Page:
Ottawa, December 27, 2010

Archived - Canadians Have More Room to Save in 2011 With the Tax-Free Savings Account

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The Honourable Jim Flaherty, Minister of Finance, and the Honourable Keith Ashfield, Minister of National Revenue, today reminded Canadians that starting January 1, 2011, they can contribute a new $5,000 to their Tax-Free Savings Account (TFSA).

"The Tax-Free Savings Account is the single most important savings vehicle for Canadians since the launch of the Registered Retirement Savings Plan," said Minister Flaherty. "For the third year in a row, Canadians will be able to contribute an additional $5,000 to a Tax-Free Savings Account and earn interest or investment income on that amount absolutely tax-free.” 

The TFSA is a flexible, general-purpose savings vehicle that allows Canadians to earn tax-free investment income to more easily meet their savings goals.

A TFSA can contain a range of investments, similar to those in a Registered Retirement Savings Plan, such as mutual funds, listed securities and guaranteed investment certificates.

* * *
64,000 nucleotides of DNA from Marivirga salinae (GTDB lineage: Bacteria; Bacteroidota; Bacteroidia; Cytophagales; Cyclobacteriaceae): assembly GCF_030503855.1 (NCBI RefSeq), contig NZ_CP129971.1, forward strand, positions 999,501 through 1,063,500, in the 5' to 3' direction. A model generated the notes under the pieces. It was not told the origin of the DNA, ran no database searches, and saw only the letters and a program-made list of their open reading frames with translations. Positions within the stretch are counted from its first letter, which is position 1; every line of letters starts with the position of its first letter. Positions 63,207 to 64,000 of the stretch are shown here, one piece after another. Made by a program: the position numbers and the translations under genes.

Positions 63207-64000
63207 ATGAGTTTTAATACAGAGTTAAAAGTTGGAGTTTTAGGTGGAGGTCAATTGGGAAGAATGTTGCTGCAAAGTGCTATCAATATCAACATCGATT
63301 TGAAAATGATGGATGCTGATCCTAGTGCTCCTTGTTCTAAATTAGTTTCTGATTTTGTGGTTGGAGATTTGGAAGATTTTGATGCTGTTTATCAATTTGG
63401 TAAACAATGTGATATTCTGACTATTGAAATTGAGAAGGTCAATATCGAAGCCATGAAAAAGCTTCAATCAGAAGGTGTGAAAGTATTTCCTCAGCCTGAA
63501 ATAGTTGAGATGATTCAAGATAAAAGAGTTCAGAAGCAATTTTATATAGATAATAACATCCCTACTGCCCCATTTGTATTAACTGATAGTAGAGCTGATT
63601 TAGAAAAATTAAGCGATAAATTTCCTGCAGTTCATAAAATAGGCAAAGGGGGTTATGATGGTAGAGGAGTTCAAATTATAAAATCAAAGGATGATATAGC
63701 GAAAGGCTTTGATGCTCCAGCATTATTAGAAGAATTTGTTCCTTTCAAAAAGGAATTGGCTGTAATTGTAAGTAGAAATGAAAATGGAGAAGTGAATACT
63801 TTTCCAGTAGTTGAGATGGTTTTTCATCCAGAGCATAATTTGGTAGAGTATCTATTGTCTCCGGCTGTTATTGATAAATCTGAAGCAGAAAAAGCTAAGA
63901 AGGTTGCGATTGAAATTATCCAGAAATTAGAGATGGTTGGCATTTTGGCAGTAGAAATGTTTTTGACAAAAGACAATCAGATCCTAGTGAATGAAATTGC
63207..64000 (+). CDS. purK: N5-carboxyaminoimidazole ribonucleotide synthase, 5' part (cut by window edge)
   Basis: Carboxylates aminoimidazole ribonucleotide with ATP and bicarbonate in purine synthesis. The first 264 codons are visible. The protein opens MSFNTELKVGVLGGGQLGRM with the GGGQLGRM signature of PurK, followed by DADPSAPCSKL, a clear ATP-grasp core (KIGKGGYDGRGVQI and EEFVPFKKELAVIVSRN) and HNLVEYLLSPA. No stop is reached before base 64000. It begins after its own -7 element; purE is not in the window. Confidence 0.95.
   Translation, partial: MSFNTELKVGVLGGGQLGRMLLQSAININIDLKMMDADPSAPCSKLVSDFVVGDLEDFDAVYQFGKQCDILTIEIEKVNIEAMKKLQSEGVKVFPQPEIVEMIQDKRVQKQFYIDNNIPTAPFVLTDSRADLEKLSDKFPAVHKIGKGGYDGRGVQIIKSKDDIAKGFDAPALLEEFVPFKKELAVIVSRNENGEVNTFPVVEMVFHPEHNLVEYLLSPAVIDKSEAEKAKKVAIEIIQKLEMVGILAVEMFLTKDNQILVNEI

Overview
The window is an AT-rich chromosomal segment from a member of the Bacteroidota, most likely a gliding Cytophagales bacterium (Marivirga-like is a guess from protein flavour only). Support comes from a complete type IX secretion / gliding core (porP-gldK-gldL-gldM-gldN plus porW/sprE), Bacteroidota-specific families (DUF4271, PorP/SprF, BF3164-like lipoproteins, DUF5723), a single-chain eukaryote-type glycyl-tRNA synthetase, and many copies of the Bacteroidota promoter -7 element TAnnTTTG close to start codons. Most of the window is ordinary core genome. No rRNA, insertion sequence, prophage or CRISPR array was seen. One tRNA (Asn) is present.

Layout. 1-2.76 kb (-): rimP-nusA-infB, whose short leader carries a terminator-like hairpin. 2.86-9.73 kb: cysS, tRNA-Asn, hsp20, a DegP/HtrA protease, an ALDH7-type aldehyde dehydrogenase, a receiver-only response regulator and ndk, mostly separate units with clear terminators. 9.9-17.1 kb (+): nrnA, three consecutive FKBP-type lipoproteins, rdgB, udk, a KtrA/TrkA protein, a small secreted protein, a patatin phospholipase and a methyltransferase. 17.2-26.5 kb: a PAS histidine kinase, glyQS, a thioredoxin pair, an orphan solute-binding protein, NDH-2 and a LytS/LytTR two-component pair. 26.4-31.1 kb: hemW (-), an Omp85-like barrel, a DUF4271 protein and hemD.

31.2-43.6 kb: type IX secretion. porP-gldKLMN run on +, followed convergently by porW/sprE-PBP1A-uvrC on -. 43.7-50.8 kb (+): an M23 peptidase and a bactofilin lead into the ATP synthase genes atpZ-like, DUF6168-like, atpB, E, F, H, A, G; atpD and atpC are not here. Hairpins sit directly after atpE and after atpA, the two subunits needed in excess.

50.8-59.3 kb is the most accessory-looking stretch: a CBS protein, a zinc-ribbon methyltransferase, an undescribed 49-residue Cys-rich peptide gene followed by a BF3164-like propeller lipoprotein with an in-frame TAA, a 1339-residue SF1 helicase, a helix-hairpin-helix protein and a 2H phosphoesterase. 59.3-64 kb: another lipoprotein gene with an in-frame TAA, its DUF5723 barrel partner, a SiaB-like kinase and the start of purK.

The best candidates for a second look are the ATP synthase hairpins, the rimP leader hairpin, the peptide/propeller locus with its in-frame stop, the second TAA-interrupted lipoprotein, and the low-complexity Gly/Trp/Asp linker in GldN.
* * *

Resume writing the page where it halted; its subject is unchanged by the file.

”Since January 2009, over 4.8 million Canadians have opened a TFSA, with more than $19 billion growing tax-free,” added Minister Ashfield. “We encourage Canadians to take advantage of this important savings vehicle.”

Some key features to keep in mind:

  • If you are a Canadian resident aged 18 and older, you can save up to $5,000 every year in a TFSA.
  • Your contributions to a TFSA are not deductible for income tax purposes but the investment income, including capital gains, earned in your TFSA is not taxed, even when withdrawn.
  • Your unused TFSA contribution room is carried forward and accumulates for future years.
  • You can withdraw funds available in your TFSA at any time for any purpose—and the full amount of withdrawals can be put back into your TFSA in future years. Re-contributing in the same year may result in an over-contribution amount which would be subject to a penalty tax.
  • Neither income earned in a TFSA nor withdrawals affect your eligibility for federal income-tested benefits and credits.
  • You can provide funds to your spouse or common-law partner to invest in their TFSA.
  • TFSA assets can generally be transferred to a spouse or common-law partner upon death.

For more information on TFSAs, please visit or contact your financial institution.

For further information, media may contact:

Annette Robertson
Press Secretary
Office of the Minister of Finance

Jack Aubry
Media Relations
Department of Finance

Noël Carisse
Media Relations
Canada Revenue Agency

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